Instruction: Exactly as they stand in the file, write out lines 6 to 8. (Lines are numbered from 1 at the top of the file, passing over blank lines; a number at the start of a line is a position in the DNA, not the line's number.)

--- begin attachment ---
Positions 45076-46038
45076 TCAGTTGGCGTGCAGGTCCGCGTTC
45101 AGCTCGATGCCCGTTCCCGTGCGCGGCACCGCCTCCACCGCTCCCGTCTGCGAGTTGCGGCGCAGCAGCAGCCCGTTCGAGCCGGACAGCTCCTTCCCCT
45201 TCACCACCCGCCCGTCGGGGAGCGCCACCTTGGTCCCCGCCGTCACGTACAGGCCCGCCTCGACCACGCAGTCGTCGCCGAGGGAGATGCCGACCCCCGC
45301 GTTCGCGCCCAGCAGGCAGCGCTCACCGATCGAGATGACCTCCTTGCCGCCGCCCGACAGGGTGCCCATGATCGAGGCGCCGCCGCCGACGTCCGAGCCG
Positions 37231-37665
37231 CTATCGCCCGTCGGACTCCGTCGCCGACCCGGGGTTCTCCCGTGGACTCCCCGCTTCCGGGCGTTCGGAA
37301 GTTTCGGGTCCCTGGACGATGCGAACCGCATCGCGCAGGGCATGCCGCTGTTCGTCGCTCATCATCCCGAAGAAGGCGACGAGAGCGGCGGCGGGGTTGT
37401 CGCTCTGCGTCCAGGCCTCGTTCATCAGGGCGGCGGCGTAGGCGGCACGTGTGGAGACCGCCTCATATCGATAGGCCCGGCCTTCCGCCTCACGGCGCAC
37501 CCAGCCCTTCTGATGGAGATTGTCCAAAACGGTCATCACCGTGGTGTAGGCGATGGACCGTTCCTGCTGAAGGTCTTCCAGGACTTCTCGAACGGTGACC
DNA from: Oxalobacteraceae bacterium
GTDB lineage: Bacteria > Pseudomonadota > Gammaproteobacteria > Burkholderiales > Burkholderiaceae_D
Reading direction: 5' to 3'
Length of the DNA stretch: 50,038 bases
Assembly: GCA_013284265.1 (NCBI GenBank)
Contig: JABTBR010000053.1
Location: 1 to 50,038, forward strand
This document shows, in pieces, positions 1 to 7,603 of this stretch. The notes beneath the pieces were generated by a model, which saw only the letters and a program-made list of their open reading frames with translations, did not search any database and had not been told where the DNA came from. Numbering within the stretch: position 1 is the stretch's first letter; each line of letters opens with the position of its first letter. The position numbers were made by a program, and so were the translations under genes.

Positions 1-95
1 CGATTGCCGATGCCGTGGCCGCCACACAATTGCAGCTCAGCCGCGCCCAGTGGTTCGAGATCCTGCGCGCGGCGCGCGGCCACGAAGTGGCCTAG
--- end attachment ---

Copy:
Positions 37231-37665
37231 CTATCGCCCGTCGGACTCCGTCGCCGACCCGGGGTTCTCCCGTGGACTCCCCGCTTCCGGGCGTTCGGAA
37301 GTTTCGGGTCCCTGGACGATGCGAACCGCATCGCGCAGGGCATGCCGCTGTTCGTCGCTCATCATCCCGAAGAAGGCGACGAGAGCGGCGGCGGGGTTGT